The disease strikes around one person in 10,000, with the problems mainly showing up between the early 30s and the age of 50.
Its symptoms are uncontrolled, jerky movement, leading to personality change, dementia and death, which occurs between 10 and 20 years after the first signs emerge.
Huntington's is caused by a flaw in a single gene on Chromosome 4 called IT15. It causes a mutated form of a protein called huntingtin to run riot, killing cells in the striatum region of the brain.
Scientists at the Institute of Biomedical Imaging and Molecular Imaging Research Centre, part of France's Atomic Energy Commission (CEA), said they were experimenting with a modified virus to deliver a corrective gene into brain cells that boosts a natural shield against huntingtin's effects.
The neuroprotective molecule is called ciliary neurotrophic factor, or CNTF.
"When the brain has a problem or a lesion, then the synthesis of CNTF is increased," and helps neurons to survive, said researcher Nicole Deglon, in a press release.
Like a Trojan horse, the virus is injected into the striatum, where it infects brain cells, inserting the gene for CNTF.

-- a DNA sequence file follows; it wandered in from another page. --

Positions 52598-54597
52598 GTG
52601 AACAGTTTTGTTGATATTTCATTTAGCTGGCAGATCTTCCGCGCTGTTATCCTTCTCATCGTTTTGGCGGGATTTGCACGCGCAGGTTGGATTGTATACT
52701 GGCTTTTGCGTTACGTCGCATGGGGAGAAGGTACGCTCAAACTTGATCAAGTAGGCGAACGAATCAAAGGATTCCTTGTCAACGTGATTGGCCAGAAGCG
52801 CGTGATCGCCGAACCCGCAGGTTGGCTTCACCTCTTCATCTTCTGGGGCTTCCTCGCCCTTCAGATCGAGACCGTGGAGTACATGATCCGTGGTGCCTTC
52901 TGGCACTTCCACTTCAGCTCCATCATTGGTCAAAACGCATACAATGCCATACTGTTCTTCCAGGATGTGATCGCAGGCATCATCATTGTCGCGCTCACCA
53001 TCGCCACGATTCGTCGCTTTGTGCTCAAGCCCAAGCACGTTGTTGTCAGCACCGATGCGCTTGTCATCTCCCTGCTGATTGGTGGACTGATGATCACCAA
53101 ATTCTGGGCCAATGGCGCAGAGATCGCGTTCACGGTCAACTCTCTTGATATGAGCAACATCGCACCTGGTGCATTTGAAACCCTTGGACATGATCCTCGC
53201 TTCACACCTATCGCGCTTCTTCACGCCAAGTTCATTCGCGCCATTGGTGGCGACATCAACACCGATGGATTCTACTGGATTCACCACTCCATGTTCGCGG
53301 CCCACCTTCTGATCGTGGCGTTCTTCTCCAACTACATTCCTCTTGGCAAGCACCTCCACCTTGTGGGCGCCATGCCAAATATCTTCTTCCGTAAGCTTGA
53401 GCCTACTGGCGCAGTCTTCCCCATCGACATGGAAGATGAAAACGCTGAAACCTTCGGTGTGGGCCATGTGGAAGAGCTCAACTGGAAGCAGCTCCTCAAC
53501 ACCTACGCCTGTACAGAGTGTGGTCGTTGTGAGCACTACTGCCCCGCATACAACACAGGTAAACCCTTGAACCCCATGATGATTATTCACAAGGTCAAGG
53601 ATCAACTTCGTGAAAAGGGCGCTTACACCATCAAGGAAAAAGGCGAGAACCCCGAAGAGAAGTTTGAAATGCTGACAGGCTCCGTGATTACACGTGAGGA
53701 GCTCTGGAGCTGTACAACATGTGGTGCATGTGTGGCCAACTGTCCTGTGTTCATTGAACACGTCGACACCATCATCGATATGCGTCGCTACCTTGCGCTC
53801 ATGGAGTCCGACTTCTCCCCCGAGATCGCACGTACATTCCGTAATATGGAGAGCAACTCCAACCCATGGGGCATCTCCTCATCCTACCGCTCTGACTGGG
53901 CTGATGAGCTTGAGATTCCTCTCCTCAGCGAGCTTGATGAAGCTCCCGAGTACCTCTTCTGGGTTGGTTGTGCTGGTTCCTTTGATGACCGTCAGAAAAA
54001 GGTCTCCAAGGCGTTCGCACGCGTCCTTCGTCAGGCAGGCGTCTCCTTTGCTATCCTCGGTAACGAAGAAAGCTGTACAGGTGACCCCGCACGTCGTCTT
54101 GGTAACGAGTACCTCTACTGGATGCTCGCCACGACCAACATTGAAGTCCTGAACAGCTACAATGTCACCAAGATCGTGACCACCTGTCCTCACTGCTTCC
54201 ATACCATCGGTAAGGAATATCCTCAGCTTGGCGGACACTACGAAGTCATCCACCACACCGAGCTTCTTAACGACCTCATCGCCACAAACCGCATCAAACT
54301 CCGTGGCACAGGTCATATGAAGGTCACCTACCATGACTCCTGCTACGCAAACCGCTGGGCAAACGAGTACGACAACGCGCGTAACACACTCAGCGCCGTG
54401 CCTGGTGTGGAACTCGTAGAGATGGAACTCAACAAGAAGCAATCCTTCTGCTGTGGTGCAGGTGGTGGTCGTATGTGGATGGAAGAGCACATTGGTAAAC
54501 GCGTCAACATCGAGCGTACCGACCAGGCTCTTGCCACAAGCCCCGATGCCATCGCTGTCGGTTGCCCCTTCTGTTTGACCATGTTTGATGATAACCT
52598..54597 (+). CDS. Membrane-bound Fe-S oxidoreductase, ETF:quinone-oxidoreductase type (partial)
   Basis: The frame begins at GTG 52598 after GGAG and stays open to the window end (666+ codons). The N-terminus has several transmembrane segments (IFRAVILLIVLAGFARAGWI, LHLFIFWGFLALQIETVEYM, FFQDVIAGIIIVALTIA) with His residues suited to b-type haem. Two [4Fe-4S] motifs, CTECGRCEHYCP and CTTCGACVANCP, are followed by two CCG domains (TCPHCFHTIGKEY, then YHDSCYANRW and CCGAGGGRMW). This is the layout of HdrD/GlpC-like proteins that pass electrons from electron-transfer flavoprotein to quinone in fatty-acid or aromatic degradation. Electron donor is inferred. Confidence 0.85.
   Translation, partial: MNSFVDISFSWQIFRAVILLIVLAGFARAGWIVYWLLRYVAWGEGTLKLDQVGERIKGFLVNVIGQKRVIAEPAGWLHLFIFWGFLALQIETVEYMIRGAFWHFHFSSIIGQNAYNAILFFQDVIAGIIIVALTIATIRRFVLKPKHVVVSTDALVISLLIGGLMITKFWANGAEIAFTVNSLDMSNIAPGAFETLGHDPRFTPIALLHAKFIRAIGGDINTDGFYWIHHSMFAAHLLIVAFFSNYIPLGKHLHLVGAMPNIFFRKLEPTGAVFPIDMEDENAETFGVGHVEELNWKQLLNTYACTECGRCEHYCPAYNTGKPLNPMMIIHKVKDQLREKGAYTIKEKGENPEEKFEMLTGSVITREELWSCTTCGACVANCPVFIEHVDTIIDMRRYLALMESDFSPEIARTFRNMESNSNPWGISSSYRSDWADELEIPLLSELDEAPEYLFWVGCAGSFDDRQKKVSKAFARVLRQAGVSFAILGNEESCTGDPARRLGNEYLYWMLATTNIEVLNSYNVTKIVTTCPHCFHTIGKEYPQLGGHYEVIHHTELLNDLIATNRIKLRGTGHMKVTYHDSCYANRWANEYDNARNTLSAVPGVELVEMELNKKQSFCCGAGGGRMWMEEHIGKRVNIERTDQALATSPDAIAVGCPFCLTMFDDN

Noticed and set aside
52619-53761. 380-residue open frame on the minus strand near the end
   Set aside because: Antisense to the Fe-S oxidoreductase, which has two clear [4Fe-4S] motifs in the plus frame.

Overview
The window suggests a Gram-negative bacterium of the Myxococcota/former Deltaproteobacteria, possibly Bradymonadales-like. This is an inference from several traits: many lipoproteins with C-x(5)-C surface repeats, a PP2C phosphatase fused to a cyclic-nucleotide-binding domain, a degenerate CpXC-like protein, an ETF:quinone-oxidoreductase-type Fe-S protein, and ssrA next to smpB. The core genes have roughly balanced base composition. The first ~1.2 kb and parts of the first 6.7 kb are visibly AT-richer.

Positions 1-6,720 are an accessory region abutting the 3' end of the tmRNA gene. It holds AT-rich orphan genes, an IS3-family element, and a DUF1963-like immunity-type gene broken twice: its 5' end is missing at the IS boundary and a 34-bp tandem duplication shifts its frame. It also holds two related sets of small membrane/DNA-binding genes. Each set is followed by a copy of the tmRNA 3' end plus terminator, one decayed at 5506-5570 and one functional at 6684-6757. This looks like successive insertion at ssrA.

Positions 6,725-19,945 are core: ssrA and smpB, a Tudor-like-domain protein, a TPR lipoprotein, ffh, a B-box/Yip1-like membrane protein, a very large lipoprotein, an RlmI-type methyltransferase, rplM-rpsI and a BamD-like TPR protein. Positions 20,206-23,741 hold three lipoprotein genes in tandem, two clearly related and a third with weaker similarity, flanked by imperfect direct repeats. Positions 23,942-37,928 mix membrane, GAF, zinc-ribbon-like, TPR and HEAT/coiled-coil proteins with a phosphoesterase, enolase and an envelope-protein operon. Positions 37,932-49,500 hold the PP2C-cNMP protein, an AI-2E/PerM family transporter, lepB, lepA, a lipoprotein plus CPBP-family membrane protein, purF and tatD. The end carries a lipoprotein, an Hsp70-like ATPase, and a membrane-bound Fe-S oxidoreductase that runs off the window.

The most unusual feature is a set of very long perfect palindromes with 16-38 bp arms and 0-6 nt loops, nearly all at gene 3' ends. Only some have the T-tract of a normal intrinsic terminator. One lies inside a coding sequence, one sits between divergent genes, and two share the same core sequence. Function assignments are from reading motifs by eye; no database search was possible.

Experiments on lab rats, followed by primates, show that the technique does protect striatum cells, and the team is now moving towards a clinical trial on humans, the press release said.
"Our hope is that the patient will benefit for several years, but the answer will be the clinical data," said Deglon.
Their research was unveiled on Tuesday at a five-day conference in Geneva, organised by the Federation of European Neuroscience Societies (FENS).
Similar work in this field is being carried out by US researchers at Rush University Medical Center, Chicago, using a defective cold virus to deliver a different gene, called glial-derived neurotrophic factor (GDNF), into mice brains.
GDNF controls a protein that protects brain cells that are at threat from Huntington's.
Gene therapy is one of the most exciting areas of medical research, as it offers the tantalising prospect of being able to slow, stop or even reverse a disease by correcting a flawed gene.
However, enthusiasm has also been dampened by several bad setbacks when experiments that did well on lab animals backfired when tested on humans.
Clinical trials are long because they are hedged with conditions and periodic reviews to ensure the prototype treatment is safe.
Meanwhile, in the latest issue of the Journal of Experimental Medicine, British researchers said they had found that an inflammation-causing protein called IL-6 could serve as an early warning sign of Huntington's.
People with high levels of this protein went on to develop symptoms of the disease more than a decade later.